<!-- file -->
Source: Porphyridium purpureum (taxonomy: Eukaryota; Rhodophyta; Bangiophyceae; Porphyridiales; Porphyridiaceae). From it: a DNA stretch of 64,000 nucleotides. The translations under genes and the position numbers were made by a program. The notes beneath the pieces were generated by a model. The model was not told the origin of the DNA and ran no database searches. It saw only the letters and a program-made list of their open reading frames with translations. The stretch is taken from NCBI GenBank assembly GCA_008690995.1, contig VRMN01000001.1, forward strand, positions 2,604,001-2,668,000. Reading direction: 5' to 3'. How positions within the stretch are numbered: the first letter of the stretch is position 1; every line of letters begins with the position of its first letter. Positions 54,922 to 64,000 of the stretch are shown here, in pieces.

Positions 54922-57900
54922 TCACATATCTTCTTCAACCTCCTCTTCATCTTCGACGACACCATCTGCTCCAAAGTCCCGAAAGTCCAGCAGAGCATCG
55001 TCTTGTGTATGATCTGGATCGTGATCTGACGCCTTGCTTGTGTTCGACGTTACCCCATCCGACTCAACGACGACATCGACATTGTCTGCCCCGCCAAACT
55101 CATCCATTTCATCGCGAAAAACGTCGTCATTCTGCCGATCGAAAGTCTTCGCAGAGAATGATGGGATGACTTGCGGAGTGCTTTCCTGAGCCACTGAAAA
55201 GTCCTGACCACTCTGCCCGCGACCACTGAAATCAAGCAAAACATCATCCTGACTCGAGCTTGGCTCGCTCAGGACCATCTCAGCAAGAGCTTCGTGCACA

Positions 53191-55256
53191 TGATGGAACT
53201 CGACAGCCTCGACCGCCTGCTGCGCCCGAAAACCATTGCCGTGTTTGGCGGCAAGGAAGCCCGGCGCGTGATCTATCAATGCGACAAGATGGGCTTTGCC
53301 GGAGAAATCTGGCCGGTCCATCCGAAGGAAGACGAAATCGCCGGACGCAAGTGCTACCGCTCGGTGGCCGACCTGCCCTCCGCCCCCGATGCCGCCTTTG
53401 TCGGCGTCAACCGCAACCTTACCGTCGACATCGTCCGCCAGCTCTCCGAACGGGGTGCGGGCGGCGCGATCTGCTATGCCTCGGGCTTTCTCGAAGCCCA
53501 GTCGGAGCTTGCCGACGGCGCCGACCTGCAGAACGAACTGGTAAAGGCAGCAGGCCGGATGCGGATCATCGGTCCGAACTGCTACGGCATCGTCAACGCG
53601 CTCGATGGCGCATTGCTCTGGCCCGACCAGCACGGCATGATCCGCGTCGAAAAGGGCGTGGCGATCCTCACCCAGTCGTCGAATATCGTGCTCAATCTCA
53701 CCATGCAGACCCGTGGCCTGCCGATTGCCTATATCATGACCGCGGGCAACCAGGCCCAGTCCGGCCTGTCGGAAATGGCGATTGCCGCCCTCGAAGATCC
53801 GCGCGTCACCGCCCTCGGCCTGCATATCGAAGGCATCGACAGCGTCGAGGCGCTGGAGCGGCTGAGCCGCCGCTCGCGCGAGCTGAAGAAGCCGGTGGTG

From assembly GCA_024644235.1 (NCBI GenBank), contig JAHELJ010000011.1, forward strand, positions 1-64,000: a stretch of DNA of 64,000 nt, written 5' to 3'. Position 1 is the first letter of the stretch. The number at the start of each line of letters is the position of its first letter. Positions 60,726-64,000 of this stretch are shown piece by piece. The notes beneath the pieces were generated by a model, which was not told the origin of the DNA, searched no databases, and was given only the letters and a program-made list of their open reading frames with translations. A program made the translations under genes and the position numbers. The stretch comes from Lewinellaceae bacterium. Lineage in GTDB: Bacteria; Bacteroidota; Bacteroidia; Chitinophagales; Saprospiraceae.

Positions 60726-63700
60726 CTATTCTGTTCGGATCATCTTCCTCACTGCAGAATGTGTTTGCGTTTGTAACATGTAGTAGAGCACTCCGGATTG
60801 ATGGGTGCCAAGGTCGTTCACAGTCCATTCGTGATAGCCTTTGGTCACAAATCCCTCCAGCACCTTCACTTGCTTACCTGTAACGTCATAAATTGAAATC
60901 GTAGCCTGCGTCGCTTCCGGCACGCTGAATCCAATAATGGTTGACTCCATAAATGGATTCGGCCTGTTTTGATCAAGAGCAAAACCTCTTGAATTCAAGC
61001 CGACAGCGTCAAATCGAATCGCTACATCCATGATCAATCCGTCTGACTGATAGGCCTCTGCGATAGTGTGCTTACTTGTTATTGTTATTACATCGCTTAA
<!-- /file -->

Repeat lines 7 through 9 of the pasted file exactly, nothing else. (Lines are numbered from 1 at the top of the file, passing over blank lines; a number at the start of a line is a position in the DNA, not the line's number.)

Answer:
Positions 53191-55256
53191 TGATGGAACT
53201 CGACAGCCTCGACCGCCTGCTGCGCCCGAAAACCATTGCCGTGTTTGGCGGCAAGGAAGCCCGGCGCGTGATCTATCAATGCGACAAGATGGGCTTTGCC